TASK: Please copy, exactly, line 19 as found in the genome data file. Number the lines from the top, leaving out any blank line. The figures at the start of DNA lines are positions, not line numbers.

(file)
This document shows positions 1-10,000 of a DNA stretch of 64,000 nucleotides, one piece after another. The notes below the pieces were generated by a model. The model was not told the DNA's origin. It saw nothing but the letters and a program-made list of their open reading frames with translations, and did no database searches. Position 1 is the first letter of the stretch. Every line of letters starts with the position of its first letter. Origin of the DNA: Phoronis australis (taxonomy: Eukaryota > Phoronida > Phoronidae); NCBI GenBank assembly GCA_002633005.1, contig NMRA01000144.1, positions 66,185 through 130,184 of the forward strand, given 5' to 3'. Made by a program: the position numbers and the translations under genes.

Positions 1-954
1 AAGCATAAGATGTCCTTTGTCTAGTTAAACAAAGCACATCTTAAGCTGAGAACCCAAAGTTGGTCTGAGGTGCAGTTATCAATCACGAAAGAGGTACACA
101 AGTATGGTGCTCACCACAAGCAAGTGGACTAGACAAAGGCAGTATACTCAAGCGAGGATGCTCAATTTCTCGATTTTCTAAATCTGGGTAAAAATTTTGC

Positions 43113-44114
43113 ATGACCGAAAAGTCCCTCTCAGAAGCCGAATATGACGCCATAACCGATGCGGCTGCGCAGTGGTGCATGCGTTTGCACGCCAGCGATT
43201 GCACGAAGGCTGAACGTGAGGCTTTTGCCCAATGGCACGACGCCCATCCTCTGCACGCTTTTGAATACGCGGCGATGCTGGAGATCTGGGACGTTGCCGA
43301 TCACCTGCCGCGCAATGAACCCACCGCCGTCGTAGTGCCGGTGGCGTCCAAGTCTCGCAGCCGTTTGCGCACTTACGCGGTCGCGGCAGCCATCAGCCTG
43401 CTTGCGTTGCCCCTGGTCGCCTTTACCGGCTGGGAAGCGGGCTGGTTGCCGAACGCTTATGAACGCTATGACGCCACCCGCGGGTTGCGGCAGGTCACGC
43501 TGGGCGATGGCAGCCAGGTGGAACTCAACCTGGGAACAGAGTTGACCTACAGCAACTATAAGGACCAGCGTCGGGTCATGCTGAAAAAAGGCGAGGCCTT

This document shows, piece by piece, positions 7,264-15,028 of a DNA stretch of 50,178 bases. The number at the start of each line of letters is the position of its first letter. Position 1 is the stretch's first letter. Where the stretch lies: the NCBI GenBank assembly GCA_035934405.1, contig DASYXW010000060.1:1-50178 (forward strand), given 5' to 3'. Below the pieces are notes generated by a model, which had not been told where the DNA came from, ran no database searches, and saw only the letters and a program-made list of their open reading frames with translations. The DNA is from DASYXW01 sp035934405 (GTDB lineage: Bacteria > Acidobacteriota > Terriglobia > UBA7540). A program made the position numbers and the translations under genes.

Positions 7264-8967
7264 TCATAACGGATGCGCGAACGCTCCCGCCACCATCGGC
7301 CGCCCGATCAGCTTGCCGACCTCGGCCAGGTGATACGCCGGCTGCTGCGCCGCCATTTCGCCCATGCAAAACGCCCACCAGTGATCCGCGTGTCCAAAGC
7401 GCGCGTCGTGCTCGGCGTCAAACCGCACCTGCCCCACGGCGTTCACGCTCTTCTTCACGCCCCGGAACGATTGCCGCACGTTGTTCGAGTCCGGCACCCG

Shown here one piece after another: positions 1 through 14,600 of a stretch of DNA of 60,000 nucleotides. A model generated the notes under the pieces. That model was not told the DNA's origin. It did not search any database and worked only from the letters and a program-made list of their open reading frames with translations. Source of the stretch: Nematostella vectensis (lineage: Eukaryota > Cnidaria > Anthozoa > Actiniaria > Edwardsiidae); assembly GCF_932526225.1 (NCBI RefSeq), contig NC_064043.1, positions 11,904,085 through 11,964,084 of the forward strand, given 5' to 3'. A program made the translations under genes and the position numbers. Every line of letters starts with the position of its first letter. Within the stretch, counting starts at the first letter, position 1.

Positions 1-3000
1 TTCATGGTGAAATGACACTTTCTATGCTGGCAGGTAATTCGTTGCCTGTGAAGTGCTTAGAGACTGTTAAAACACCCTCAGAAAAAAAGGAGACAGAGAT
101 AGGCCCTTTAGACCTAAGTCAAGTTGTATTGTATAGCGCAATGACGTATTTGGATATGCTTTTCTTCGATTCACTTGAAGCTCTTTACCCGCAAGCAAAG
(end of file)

101 AGGCCCTTTAGACCTAAGTCAAGTTGTATTGTATAGCGCAATGACGTATTTGGATATGCTTTTCTTCGATTCACTTGAAGCTCTTTACCCGCAAGCAAAG